By Isaac Espinosa
As you make your way through various puzzles that force you to question reality, how far can you make it until you lose yourself to the dream? Developed and published by Pillow Castle, Superliminal is a puzzle game in which you traverse multiple dream-like levels, each with its own unique puzzle. However, all of them have a similar omnipotent theme: perspective and perception. These two factors are the key to solving Superliminal.
The story of Superliminal is that of an experiment gone horribly wrong. You’re taking part in Pierce Institute’s SomnaSculpt technology test, which gives dream therapy to patients in order to relieve their feelings of self doubt and loathing. However, as you complete the orientation for the program, things begin to unravel. It’s soon explained that you’ve become stuck in a paradox of dreams, and it’s up to you to solve the puzzler before you and escape, no matter how tough it may seem. At first, Superliminal appears to be an archetypal puzzle game that encourages you to reach the goal, but its message is so much more than that. It’s really about getting through the tough times and being able to move forward no matter how hard things get.
The puzzles of Superliminal are all unique and interesting, like optical illusions taken to a whole new level. Each of the different dreams you step into uses perspective in order to reach the goal. Early on, the game illustrates this by having you mess with the size of certain objects. For example, chess pieces that may be far away look bigger than if they were close by. And that exact perspective holds – if you grab the chess piece from afar, it suddenly becomes almost as large as the room you’re in. It’s really something you have to see for yourself: the only way that the game can give you that wild level of shock happens once you understand its mechanics. Each level uses this mechanic to the fullest, from the level called Blackout, where you can make smaller objects like exit signs bigger in order to light up a dark room, or the level called Doll House, in which you have to maneuver through several house-shaped portals, altering their sizes so that you can continue on. The inventiveness of Superliminal is remarkable; its in-depth puzzle solving is something I’ve never seen before in a game!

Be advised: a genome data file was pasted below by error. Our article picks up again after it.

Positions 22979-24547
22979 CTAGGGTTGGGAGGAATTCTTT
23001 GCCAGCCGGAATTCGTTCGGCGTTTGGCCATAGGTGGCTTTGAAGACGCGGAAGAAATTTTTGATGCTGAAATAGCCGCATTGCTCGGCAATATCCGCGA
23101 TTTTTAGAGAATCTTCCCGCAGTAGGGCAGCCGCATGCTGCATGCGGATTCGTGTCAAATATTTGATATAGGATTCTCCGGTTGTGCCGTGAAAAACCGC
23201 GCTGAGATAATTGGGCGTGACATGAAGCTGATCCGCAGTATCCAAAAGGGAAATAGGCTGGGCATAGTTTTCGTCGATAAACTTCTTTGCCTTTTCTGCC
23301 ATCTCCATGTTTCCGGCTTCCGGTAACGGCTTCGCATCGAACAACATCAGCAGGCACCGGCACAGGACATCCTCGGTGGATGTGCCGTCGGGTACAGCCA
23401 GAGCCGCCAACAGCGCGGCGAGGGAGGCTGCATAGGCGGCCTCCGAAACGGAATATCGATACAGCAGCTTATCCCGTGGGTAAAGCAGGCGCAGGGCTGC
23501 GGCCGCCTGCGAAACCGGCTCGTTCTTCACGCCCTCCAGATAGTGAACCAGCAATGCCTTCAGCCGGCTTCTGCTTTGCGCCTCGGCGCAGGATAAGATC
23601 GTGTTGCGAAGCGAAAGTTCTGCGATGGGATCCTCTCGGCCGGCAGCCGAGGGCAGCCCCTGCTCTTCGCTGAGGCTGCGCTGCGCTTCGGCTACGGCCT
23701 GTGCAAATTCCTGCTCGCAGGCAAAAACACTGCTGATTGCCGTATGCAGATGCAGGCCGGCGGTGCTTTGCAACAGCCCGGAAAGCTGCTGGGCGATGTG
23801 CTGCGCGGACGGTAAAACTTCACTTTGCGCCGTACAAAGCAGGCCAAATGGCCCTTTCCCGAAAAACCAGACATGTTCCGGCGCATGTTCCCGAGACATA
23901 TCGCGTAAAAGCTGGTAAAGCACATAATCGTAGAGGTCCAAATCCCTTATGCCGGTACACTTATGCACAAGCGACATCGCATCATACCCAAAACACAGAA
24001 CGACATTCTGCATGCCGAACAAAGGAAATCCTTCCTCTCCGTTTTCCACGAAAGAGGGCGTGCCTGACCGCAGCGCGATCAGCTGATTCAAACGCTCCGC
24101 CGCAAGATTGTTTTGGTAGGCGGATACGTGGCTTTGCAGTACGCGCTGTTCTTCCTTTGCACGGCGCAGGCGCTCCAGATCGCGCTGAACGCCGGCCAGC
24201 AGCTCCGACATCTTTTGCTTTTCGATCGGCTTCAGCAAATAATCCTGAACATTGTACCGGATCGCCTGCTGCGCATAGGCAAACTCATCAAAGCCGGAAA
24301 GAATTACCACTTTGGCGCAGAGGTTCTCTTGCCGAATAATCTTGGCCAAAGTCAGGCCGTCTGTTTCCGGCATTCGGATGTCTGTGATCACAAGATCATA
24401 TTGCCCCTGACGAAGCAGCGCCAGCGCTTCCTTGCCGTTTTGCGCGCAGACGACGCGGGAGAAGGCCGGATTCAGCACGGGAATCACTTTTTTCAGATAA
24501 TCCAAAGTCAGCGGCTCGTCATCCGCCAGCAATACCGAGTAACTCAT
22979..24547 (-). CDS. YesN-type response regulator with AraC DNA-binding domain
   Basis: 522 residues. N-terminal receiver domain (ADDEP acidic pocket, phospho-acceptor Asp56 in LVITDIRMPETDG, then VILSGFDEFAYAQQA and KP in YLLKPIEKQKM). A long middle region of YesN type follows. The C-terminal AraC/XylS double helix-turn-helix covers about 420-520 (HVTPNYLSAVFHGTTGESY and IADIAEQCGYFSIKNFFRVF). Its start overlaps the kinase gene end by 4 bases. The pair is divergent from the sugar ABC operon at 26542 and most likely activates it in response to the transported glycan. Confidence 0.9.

The only real flaw I can think of for Superliminal is that it’s a game that takes a lot of getting used to. The game does a good job of explaining how everything works, but it’s understandable that some of the puzzles throw you for a loop – because of how weird they seem. When the game hurled an optical illusion at me, I definitely wasn’t ready for how much it would take me by surprise. But this is barely even a flaw. Rather, I think that it adds to how uniquely compelling Superliminal is. That each puzzle is an optical illusion not only gives players a huge amount of satisfaction upon completing a room, it makes them think deeply in order to solve it. It’s like a riddle that grows more and more complex as the game unfolds, making that feeling of satisfaction even stronger as you continue on through every puzzle, especially in the later parts of the game.
I truly couldn’t recommend this game more. It’s by far one of the most interesting, satisfying and challenging puzzle games I’ve ever played. It also has a fantastic message: never give up, on either the game or on yourself. This year has been quite the challenge for a lot of people around the world. And in times like these it’s important for us to continue striving, and to have hope that the coming year will be better for everyone. We’ve all been able to charge ahead, despite how bad 2020 has been. And when games like Superliminal encourage us to continue on, it is a marvelous sight to behold.
Bronx native Isaac Espinosa is a senior intern at the New York Videogame Critics Circle. Recently, Isaac was named the Circle’s first assistant mentor.